Question about Mitsubishi Pickup
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Posted on Jan 02, 2017
SOURCE: BRAKE WARNING LIGHT
Its not an electrical problem . . .. . When you change brakes you have to change the brake sensor as well. . . . . It just looks like a piece of wire with a sensor that clips onto the pad . . . . .Normally it is the outerpad. . . I cant tell you on witch sides its on cause it may differ from model to model.
Its not going to be a hazardous to the car the brake light will just keep burning.
If you replace the sensor and t he light does not stop burning it may be that your front brakes are also worn but remember just as at the back there is a sensor at the front.
Posted on Jun 26, 2008
SOURCE: BRAKE WARNING LIGHT
There is a sensor that is in pad that tells when pads are done, unfortunately but the time the sensor tell you that you need brakes, the sensor is all-ready damaged and needs to be replace with pads. More than likely the pad were replace and NOT the sensors. Change sensors and fix the problem. If fixed ya leave me a FIX-YA comment. Thanks
Posted on Dec 19, 2008
Hello, this do it yourself project is very manageable if it is brake pads that you are replacing on your car; if they are disc shoes it may be a little bit harder. In essence a brake job can be done straight out of a auto manual for your car and is not to diffucult as long as you follow good safety procedures while jacking up your vehicle and removing your wheels. First, I would park your car and setting your parking break will make your rear brakes impossible to get off so do not set it. I would however keep this in mind and be very careful working on your car then. I would chaulk your front wheel with a chaulk block or a brick. I would loosen your lug nuts just to break the intial torque I would then jack up the rear of your vehicle and set jack stands under your car in the proper locations. Then systematically, remover your wheel and then the two bolts holding your caliper to the spindle. Carefully, remove the caliper and do not let it hang becuase you will bend your brake line. Remove old shoes, then compress the caliper with a caliper compression tool from your local auto parts store or a c-clamp and a small block of wood. Inspect the rotor for deep gouges, a blue tint, or if you know you have gotten them really hot before I would replace the rotor. Next, install the new brake pads, put rotor back onto spindle and insert bolts back into caliper housing. Repeat for the next side and put the wheel back on and remember to torque your lug nuts to the proper specification. I hope this fixes your problem for you!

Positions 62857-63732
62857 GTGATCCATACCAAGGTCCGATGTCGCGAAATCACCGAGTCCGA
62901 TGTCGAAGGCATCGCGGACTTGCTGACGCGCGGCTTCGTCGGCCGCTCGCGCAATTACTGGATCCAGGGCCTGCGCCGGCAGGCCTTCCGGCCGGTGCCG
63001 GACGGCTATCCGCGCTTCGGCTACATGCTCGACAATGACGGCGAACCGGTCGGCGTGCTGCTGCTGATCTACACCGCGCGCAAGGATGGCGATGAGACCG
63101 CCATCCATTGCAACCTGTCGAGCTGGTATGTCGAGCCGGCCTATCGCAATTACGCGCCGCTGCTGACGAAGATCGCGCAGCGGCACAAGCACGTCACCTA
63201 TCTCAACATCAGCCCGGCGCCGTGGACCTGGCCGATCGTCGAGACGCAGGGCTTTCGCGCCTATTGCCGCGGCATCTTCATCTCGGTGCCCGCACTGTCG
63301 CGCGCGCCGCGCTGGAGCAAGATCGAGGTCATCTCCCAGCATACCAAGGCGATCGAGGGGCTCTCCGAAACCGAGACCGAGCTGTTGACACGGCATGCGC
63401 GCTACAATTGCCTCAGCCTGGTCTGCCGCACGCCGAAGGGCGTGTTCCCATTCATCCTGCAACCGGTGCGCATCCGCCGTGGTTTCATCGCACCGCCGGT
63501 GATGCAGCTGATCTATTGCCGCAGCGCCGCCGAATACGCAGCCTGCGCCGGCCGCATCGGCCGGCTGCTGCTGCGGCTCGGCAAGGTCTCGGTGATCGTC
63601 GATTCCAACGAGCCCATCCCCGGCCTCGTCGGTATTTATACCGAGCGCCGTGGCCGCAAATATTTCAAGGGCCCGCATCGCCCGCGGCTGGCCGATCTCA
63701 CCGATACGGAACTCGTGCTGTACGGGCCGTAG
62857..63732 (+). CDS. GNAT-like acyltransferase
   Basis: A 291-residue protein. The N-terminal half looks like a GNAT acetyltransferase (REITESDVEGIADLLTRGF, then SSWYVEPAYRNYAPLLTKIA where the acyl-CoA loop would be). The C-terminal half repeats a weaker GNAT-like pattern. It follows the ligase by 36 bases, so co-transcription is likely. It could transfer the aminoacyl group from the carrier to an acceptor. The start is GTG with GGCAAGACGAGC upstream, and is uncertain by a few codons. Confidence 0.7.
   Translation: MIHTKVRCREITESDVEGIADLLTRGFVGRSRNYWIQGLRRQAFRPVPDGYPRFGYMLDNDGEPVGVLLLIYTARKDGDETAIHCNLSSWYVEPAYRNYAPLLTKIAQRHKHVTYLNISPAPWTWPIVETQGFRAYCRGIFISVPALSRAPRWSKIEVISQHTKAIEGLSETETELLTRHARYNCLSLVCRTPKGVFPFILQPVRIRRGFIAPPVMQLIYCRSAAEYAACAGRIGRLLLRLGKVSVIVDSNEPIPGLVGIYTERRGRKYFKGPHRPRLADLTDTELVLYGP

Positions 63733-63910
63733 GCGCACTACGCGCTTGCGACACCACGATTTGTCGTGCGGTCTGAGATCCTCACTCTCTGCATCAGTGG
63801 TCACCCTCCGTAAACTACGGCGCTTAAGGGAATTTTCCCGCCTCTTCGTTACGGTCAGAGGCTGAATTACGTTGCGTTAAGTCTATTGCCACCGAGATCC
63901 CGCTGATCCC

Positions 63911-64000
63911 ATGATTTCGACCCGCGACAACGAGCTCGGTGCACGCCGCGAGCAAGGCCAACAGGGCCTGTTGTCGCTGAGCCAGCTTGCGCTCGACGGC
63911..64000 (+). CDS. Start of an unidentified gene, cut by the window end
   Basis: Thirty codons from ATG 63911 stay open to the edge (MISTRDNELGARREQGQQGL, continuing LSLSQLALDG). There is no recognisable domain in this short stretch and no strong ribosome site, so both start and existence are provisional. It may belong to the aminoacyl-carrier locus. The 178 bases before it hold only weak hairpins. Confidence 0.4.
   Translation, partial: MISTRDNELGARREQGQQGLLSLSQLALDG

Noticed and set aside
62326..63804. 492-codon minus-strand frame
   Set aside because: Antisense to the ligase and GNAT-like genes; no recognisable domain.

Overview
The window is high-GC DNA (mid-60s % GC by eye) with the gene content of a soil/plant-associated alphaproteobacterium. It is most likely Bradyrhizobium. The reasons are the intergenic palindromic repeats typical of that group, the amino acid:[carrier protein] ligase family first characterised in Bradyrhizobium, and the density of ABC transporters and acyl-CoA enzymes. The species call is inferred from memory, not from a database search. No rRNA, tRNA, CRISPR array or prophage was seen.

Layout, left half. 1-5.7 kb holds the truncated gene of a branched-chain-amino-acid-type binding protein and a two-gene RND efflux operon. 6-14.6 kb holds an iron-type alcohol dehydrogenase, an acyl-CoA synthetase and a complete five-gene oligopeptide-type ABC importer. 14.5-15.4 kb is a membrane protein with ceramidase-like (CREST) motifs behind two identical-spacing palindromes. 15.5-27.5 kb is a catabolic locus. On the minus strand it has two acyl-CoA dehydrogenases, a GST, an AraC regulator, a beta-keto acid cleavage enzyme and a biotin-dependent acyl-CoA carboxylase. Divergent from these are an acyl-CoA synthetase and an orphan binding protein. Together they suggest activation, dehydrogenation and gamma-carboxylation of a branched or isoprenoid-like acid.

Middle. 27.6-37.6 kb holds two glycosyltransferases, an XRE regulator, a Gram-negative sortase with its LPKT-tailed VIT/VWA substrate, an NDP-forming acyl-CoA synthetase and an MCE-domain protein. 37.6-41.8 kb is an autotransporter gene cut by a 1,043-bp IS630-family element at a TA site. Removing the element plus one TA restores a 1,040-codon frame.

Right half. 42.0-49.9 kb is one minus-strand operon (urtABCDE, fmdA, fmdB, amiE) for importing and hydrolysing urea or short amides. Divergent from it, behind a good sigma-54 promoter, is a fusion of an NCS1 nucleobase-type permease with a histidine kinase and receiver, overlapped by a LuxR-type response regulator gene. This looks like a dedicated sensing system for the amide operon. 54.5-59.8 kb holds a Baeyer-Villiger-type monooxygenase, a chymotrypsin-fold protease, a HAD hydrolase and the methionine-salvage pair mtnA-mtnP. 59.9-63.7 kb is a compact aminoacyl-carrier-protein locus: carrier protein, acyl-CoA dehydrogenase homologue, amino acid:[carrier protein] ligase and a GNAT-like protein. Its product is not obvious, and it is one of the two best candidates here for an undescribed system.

Posted on May 25, 2009
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